IT Industry Reacts to Gates' Reforms

By Sandra I. Erwin
The military information-technology world is still trying to get over the shocking developments at the Pentagon this month, where in one fell swoop, a number of IT bureaucracies were obliterated.
As part of a broad cost-cutting effort, Defense Secretary Robert Gates is eliminating the office of the assistant secretary for networks and information integration; the Business Transformation Agency; the Command, Control, Communications and Computer Systems Directorate of the Joint Staff, known as J-6; as well as U.S. Joint Forces Command, which also oversees IT programs.
The IT industry suspects that these agencies are being shut down because they employ lots of contractors and thus became easy targets. “It’s important to note that developing and implementing technology solutions has never been a core competency of the federal government,” said TechAmerica CEO Phil Bond. “On first blush, the technology industry is concerned that some of the planned measures could undermine the government’s own ability to acquire the 21st century capabilities our war fighters need.”
Gates disagrees. The proliferation of IT agencies has resulted in a “patchwork of capabilities that create cyber vulnerabilities and limit our ability to capitalize on the promise of information technology,” he said.
“We're still organized for what some would call a circuit-based phone-line world,” said Pentagon Comptroller Robert Hale.
What’s to blame for such a dysfunctional IT power structure? Legacy systems, said Keith E. Seaman, acting acquisition executive at the soon-to-be-defunct Business Transformation Agency. (BTA, by the way, is being terminated because it duplicates the work of other agencies.)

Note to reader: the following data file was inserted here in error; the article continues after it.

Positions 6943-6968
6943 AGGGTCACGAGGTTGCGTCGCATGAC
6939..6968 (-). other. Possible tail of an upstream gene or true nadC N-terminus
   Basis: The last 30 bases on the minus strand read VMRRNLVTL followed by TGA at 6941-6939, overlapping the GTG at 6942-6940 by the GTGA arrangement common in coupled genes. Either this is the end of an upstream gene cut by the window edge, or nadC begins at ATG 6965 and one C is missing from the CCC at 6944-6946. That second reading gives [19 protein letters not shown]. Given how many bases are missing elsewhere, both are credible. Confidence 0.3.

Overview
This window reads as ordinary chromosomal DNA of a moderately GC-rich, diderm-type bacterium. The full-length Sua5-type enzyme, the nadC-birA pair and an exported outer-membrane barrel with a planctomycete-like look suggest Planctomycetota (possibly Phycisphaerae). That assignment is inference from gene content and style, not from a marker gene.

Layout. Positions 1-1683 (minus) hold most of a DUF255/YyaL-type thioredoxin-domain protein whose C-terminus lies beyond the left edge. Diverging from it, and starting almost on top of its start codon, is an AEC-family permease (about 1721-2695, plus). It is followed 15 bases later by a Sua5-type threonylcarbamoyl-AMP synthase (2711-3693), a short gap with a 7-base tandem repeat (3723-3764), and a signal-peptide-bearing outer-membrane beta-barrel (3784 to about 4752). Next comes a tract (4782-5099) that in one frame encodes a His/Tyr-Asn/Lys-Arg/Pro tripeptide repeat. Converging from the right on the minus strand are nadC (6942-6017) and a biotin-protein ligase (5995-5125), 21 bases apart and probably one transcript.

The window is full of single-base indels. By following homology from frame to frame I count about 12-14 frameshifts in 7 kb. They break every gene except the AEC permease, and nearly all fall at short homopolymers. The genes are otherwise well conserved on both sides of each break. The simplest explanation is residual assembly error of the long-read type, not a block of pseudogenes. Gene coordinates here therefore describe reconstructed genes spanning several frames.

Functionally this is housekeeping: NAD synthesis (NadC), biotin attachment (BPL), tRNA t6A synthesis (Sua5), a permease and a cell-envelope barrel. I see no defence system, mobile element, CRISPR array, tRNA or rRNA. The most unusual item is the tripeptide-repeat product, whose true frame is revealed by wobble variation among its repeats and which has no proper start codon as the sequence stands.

Such a hodgepodge of IT organizations exists today because the Pentagon has failed to modernize and continues to cling to its older “sacred cow” networks, Seaman said at a conference, several weeks before the closure of BTA was announced.  “We love our legacy systems. … The legacy systems are killing us,” Seaman said.
Another reason why IT reform is needed: The Pentagon spends billions of dollars on technologies that are useless to troops in the field. “They’re usually designed for general officers,” Seaman said. “Can you tell me the last time you’ve seen a general officer use anything but their e-mail or their cell phone? It’s their subordinates that use these things and subordinates of today are demanding innovative, creative, cool, intuitive systems.”

Topics: Defense Department, DOD Budget, Infotech

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